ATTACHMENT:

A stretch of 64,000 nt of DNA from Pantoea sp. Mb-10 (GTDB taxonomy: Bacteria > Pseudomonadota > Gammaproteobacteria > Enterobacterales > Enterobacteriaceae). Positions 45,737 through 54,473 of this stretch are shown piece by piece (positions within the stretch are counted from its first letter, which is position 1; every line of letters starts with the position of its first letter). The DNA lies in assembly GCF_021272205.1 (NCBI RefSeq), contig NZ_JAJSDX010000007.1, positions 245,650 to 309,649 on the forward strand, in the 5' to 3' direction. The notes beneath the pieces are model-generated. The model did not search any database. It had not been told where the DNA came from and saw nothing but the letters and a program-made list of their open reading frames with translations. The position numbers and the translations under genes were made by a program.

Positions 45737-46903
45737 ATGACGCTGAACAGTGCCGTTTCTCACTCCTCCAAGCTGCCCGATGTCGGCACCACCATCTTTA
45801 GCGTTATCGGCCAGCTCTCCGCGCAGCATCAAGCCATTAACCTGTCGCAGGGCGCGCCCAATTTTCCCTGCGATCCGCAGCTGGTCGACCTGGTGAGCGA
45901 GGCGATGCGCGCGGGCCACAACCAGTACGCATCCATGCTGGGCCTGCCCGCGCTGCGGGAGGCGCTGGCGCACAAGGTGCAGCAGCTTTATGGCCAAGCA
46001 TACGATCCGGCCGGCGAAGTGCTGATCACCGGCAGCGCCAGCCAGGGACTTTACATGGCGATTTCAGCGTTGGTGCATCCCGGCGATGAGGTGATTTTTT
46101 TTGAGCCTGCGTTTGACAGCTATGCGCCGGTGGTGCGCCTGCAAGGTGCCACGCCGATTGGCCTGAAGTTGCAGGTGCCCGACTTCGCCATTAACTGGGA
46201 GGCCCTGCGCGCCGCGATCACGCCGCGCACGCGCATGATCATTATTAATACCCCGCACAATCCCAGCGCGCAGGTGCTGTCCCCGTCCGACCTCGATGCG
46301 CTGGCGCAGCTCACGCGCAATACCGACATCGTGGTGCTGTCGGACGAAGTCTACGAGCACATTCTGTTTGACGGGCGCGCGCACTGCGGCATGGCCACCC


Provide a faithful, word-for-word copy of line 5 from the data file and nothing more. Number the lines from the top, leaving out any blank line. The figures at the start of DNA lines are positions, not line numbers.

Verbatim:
45901 GGCGATGCGCGCGGGCCACAACCAGTACGCATCCATGCTGGGCCTGCCCGCGCTGCGGGAGGCGCTGGCGCACAAGGTGCAGCAGCTTTATGGCCAAGCA